IELPI, ALESSANDRO;CORNAMUSINI, GIANLUCA;SANDRELLI, FABIO
2012

Abstract

The Adigrat Sandstones consist of a continental siliciclastic sedimentary unit, more than 700 m thick. It accumulated in a widespread Gondwanaland province that included the whole Horn of Africa, part of southeastern Africa and the southwestern Arabian peninsula. Although the unit could probably be related to the Karroo rifts, its age is mostly debated, for the absence of significant constraints. In literature this formation has been referred to both the late Ordovician-early Silurian and to the late Permian?-Triassic to early-middle Jurassic. Its paleogeographic setting is controversial as well: it has been framed as close both to a shallow marine realm (on the base of trace fossils) and an alluvial plain environment (on the base of microfloras and relationships with an overlying shallow marine limestone unit). In Tigray (northern Ethiopia), the Adigrat Sandstones lie unconformably on both the glacio-fluvial deposits of the Enticho Sandstones and the Edaga Arbi Glacials (Paleozoic) and, in places, directly on the Precambrian crystalline basement. The Adigrat Sandstones are capped by carbonates, evaporites and shales belonging to the Antalo Limestones Group, that marks a main Jurassic marine transgression. Other authors consider the Adigrat Sandstones as lying conformably on the Edaga Arbi Glacials, and interpret their lowermost portion, at least for the Eritrean area, as deposited in a shallow marine environment. Here we show some preliminary field data collected within a research project; the main aims of which are: a) to better constraint the stratigraphic setting of the Adigrat Sandstones in the geological/regional framework of northern Ethiopia; b) to define their sedimentological and stratigraphical architecture; c) to elaborate a consistent stratigraphic and paleogeographic model, and d) to frame this latter in the Horn of Africa evolutionary context at the beginning of the Gondwana’s break up. The above targets will be achieved through the integration of detailed field mapping, photoaerial interpretation, sedimentological, petrographical and stratigraphic investigations on key outcrops. The Adigrat Sandstones are composed of sandstones with subordinately gravels, siltstones and shales. Sandstones are siliciclastic and very mature in composition, characterized by large amounts of subrounded quartz clasts (mainly monocrystalline undulate quartz) and very subordinate feldspars (quartzarenites and minor subarkoses). Remnants of quartz overgrowths further emphasize an intense sedimentary polycyclic history. Selected outcrops in the Adigrat area show these deposits consist of large scale, channelized sandstone bodies up to 15-20 m thick. Single bodies show a well developed, fining-upward trend from the channel lag gravel to the bar top fine sand deposits. Channel lag gravels are up to 2 m thick and are made of well rounded, imbricated medium to coarse pebbles with scattered cobble-sized mudclasts. Bar deposits consist of large scale, inclined beds, which are as much as 2 m thick and consist mainly of medium- to coarse-grained sands containing a variable amount of pebbles. Sandstones are mainly cross-stratified, with set up to 2 m thick. Ripple cross-lamination is common in the upper part of the bar deposits, where 1-2 m deep cross-cut channels can occur.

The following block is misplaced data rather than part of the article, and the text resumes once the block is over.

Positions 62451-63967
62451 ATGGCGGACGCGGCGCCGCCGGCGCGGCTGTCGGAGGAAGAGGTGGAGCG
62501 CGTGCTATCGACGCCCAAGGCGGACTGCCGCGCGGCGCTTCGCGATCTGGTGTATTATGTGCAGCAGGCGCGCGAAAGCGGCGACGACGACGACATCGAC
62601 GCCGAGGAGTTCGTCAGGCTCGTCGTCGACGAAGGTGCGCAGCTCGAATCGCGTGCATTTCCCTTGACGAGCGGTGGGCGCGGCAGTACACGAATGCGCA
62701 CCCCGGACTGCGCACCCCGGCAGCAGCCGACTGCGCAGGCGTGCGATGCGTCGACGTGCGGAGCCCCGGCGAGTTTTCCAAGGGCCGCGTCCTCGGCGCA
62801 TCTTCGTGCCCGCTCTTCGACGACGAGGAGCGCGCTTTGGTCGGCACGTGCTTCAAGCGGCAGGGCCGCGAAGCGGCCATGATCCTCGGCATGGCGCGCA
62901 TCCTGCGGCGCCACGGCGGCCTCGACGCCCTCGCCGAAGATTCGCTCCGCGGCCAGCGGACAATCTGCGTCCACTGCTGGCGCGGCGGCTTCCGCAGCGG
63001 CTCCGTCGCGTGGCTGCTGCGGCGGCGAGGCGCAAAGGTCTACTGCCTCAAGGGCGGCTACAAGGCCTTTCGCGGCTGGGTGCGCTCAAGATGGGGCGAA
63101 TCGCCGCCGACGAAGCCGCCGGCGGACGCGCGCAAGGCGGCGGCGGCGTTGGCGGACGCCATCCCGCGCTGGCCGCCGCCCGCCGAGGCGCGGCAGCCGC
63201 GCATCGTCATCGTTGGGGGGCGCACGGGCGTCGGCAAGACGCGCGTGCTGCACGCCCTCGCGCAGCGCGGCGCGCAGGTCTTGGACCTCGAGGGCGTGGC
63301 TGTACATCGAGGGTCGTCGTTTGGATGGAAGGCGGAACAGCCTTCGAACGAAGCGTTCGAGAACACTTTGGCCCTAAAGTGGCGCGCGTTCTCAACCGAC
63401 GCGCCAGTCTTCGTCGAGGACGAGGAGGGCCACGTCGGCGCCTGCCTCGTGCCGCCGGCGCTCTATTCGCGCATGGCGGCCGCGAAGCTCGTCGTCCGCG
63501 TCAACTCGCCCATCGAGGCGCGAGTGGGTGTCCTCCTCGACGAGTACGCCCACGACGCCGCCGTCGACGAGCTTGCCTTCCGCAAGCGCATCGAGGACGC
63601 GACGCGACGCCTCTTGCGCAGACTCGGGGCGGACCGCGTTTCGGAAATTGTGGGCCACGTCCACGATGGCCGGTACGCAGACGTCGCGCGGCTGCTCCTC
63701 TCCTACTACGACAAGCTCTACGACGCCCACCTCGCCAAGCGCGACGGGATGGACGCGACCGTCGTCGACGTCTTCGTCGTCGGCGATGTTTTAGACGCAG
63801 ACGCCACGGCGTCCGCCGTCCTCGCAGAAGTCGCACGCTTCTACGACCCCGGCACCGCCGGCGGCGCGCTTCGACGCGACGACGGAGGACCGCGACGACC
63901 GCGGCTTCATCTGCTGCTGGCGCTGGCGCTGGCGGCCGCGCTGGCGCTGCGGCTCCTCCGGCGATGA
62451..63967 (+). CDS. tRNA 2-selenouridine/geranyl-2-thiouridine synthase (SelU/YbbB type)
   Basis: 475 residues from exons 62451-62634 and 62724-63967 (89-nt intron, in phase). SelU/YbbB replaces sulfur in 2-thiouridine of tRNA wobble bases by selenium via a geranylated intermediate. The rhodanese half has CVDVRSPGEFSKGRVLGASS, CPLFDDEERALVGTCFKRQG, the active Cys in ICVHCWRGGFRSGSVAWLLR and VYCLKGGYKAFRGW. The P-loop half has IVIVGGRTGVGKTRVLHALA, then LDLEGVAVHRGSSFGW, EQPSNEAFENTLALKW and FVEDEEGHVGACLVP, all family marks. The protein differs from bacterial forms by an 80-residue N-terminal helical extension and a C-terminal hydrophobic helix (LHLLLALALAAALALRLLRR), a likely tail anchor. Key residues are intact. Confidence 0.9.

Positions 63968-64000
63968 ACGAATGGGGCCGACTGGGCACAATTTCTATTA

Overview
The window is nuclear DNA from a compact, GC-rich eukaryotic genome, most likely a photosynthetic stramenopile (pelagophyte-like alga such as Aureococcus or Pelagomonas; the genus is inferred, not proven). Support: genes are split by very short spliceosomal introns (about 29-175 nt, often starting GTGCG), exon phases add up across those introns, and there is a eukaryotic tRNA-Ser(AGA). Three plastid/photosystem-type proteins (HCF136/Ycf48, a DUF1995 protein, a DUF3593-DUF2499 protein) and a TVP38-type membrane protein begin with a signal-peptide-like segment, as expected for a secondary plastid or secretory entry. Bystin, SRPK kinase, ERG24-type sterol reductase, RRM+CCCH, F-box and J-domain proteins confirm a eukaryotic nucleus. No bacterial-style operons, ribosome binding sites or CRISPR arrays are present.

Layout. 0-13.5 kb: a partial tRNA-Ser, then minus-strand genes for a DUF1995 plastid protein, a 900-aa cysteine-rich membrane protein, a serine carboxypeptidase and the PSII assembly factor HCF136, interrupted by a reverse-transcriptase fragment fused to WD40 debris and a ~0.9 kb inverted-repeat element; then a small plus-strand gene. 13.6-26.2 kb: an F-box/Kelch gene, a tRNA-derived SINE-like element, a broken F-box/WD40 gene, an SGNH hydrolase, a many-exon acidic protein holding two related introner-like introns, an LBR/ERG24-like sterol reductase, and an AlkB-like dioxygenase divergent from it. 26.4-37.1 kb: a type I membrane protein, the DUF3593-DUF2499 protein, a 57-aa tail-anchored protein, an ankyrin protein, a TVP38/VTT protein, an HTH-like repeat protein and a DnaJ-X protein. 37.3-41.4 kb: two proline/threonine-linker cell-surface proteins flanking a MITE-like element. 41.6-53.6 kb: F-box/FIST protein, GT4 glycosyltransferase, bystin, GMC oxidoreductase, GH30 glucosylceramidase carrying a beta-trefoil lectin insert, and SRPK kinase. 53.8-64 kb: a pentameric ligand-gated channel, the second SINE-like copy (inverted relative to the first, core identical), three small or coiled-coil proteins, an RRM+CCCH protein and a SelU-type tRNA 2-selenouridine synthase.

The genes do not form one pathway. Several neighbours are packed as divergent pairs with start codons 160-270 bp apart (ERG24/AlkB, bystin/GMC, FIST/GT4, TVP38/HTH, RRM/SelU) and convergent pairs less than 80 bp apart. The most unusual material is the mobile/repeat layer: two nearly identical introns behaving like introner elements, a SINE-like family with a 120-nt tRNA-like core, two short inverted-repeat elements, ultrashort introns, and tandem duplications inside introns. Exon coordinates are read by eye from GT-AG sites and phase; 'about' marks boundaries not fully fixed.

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Utilizza questo identificativo per citare o creare un link a questo documento: http://hdl.handle.net/11365/709234